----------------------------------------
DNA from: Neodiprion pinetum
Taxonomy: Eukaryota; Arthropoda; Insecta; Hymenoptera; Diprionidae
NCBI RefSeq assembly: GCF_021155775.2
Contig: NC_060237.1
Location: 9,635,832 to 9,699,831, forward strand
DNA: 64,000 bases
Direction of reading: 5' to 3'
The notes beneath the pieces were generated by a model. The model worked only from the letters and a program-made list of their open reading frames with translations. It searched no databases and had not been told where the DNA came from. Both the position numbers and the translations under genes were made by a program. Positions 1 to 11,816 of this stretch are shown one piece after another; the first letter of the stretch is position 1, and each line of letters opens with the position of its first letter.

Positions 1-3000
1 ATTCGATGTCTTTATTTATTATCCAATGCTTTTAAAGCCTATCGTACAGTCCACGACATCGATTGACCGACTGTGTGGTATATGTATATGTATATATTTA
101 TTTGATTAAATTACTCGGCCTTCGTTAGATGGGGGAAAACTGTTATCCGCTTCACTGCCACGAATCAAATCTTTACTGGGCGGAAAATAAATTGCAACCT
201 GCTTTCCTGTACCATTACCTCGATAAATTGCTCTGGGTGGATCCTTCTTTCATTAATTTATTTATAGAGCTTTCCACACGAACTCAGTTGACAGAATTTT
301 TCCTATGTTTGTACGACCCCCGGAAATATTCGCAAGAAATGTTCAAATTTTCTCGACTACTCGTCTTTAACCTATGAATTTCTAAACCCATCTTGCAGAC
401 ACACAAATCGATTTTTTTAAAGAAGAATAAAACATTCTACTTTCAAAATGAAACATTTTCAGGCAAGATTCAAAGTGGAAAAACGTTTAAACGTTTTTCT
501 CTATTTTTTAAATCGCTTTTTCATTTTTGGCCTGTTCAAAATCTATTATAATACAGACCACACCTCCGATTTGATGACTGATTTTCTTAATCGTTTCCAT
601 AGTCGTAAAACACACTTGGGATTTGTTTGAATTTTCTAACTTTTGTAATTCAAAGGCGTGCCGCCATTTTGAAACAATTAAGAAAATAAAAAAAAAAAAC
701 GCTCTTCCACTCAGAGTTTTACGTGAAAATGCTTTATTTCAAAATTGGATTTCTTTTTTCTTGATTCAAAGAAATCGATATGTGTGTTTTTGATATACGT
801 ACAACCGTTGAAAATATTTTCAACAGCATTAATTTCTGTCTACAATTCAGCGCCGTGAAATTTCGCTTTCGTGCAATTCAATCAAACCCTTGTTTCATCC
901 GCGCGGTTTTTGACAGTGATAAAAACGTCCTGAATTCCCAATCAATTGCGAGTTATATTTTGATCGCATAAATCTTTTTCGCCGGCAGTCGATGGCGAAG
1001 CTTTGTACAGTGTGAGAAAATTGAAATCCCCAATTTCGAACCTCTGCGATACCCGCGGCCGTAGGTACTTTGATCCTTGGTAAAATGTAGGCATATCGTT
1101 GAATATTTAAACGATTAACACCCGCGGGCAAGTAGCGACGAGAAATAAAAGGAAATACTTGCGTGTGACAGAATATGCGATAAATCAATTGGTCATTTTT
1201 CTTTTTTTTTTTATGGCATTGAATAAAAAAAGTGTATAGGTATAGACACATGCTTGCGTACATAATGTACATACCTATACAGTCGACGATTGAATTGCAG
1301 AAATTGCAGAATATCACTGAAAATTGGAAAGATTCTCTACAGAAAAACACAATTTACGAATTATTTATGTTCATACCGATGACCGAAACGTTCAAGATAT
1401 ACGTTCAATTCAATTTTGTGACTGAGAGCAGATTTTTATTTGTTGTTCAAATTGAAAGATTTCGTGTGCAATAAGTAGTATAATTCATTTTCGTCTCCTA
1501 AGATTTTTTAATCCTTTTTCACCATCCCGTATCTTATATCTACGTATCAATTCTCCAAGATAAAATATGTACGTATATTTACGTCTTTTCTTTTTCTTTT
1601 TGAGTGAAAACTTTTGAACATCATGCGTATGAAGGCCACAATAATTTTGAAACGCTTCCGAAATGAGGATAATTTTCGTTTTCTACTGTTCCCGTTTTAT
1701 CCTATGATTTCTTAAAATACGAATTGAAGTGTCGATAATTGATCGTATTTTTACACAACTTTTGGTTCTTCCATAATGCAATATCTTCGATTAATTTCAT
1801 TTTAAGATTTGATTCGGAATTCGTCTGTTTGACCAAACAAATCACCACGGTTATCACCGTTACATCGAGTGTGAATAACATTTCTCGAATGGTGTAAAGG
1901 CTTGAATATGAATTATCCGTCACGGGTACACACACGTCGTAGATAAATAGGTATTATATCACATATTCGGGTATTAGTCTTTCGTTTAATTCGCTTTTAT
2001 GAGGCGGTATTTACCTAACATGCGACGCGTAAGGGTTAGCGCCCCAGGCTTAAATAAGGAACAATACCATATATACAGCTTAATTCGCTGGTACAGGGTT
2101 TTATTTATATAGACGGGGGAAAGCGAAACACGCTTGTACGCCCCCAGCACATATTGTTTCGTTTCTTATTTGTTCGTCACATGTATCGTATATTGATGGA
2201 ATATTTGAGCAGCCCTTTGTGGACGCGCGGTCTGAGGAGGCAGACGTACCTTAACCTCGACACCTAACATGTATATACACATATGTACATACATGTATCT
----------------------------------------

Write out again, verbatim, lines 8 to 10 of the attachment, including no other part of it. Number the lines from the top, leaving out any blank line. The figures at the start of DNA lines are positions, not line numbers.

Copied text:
The notes beneath the pieces were generated by a model. The model worked only from the letters and a program-made list of their open reading frames with translations. It searched no databases and had not been told where the DNA came from. Both the position numbers and the translations under genes were made by a program. Positions 1 to 11,816 of this stretch are shown one piece after another; the first letter of the stretch is position 1, and each line of letters opens with the position of its first letter.

Positions 1-3000
1 ATTCGATGTCTTTATTTATTATCCAATGCTTTTAAAGCCTATCGTACAGTCCACGACATCGATTGACCGACTGTGTGGTATATGTATATGTATATATTTA